Without further due, let’s go over the issues one by one.

1. Test method name

The TestScheduleFutureExportTask tells us nothing. This is bad because method name is first thing we will see (especially when test fails) and it’s the name which should give us brief overview of testing scenario (so that we get to know what we are dealing with quickly). Using one of the popular naming conventions we arrive at something closer to ScheduleExportTask_SchedulesCorrectTask_10MinutesFromNow.

2. Variables names

Since we deal with two schedulers, high level one (scheduling business process) – ExportTaskScheduler, and low level one (scheduling code commands described by some objects) – FutureTaskScheduler, we should pay extra attention to how these two variables are named. The current choice (taskScheduler and scheduler) is rather poor as it is harder to discover which is which. Rule of thumb is to keep the variables names long, without any “smart” abbreviations. In the long run, exportTaskScheduler is an immediate tell, while scheduler, taskScheduler, tScheduler or exTskSchd are not.

3. Dealing with time

We use FluentAssertions syntax to neatly create DateTime instances but truth to be told, the exact value is irrelevant in this test. We need some point in time because we assert how other values relate to this given point (task is scheduled 10 minutes from now). We are better of with hiding exact value, for example in static field:

private static readonly DateTime Now = 10.May(2015).At(13, 33);

Then, our asserts are much more verbose:

launcher.LaunchTime.Should().Be(Now.AddMinutes(10));

4. Asserting values

Since this is the rare test of verifying whether some other component was called (with correct parameters) and we are already doing asserts inside WhenArgumentsMatch the simplicity has taken a hit. What we could do is extract the assertions to separate methods. Our test now looks like this:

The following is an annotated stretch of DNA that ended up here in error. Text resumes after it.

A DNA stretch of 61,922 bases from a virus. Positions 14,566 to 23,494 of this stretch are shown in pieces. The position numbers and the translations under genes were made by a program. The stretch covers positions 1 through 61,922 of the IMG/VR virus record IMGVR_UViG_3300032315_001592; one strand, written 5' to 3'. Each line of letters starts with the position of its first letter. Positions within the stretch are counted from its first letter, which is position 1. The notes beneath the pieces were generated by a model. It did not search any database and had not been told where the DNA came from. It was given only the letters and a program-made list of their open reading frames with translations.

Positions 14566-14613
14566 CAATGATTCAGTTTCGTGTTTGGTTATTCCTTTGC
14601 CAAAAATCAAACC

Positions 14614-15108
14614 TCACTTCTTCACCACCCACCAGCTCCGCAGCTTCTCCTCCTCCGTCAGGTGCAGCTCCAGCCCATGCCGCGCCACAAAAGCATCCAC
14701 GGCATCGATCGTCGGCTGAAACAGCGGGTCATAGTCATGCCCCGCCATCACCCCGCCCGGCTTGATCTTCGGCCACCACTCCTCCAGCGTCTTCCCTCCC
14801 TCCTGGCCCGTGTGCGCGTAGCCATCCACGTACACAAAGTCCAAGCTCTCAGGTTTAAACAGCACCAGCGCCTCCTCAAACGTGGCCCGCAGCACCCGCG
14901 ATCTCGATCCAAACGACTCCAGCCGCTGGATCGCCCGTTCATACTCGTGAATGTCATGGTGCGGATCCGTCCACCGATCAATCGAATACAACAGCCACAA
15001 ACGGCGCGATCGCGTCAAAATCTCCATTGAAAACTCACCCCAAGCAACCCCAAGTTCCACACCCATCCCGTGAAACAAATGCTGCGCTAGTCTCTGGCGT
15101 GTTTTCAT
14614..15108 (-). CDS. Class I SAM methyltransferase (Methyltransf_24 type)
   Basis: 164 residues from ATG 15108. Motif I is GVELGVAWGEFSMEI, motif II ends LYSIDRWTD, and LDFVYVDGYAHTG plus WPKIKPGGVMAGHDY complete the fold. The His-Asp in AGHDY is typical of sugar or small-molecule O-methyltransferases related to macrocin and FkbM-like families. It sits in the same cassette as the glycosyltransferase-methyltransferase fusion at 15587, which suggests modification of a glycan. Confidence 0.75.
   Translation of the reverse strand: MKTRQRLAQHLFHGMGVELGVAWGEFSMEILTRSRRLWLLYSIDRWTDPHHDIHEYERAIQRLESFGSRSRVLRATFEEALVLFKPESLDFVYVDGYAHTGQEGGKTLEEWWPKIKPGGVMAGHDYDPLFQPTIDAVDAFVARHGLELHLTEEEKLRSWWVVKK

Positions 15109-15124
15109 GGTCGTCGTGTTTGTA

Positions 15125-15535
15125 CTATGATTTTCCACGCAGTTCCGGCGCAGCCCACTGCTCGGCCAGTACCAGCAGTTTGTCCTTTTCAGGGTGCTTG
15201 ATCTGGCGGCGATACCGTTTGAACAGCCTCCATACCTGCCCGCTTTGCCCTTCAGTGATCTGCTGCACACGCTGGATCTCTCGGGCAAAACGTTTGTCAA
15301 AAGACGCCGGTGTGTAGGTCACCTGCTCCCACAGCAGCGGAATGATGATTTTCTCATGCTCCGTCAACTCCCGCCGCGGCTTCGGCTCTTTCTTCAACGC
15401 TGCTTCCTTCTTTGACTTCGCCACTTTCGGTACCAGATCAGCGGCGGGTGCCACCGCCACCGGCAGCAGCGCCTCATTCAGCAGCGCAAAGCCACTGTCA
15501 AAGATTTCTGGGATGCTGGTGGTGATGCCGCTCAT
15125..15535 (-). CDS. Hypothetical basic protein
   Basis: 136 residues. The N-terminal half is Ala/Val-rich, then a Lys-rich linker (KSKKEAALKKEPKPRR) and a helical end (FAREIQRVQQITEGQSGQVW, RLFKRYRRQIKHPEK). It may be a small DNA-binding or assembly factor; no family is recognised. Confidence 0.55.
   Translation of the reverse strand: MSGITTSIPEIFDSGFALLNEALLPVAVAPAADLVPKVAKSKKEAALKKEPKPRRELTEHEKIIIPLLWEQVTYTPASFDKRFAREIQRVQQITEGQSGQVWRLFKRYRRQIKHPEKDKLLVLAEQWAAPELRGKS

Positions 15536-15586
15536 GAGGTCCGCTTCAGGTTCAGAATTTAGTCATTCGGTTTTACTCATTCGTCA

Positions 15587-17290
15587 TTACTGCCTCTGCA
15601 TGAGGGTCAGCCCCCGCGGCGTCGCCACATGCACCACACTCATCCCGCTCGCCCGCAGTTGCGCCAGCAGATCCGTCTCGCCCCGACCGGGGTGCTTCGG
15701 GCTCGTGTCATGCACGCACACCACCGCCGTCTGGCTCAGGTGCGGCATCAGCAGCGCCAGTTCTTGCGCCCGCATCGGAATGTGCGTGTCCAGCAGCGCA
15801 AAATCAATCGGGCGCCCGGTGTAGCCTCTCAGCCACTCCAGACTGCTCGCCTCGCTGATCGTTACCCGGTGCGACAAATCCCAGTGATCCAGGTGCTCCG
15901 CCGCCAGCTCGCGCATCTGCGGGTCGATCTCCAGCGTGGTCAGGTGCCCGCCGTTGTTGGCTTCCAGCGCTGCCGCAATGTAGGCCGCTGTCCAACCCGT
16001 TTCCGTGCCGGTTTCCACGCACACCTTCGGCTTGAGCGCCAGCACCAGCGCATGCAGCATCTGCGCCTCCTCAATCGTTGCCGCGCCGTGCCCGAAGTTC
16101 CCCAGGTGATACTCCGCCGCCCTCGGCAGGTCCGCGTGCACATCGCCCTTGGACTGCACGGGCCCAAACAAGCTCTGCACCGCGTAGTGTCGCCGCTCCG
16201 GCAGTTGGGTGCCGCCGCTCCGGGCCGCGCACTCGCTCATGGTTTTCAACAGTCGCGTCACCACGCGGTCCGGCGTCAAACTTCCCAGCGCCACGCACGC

[Test]
public void ScheduleExportTask_SchedulesCorrectTask_10MinutesFromNow()
{
  var futureTaskScheduler = A.Fake<IFutureTaskScheduler>();
  var timeService = A.Fake<ITimeService>();
  var exportTaskScheduler = new ExportTaskScheduler(futureTaskScheduler,
      timeService);
  A.CallTo(() => timeService.Now()).Returns(Now);

  exportTaskScheduler.ScheduleExportTask();

  A.CallTo(() => futureTaskScheduler.ScheduleFutureTask(
          A<FutureTask>._, A<Launcher>._))
      .WhenArgumentsMatch(args =>
          IsFutureTaskCreatedCorrectly(args) &&
          IsLauncherStarting10MinutesFromNow(args))
      .MustHaveHappened(Repeated.Exactly.Once);
}

It is good as it is but there are few more things we could do. They might not be as beneficial in this simple case but as the number of test cases grows, they will make a difference.

5. Extracting instances creation

For any test case, the way system/class under test instance is created is most likely irrelevant. What matters is easy access to such instance and clear, intuitive name (and we’ve already dealt with that). To put that noise away, we can move such preparation steps elsewhere. For example, to NUnit’s SetUp method where each instance is created and stored in class field:

[SetUp]
public void InitializeComponents()
{
    futureTaskScheduler = A.Fake<IFutureTaskScheduler>();
    timeService = A.Fake<ITimeService>();
    exportTaskScheduler = new ExportTaskScheduler(futureTaskScheduler,
        timeService);
}

This way, the arrange part tells that current time is this and this, which is the only relevant information.

6. Verbose arrange

…which could be improved further. How? By wrapping it in a more verbose method, like:

SetCurrentTimeTo(Now);
SetCurrentTimeToNow();
CurrentTimeIs(Now);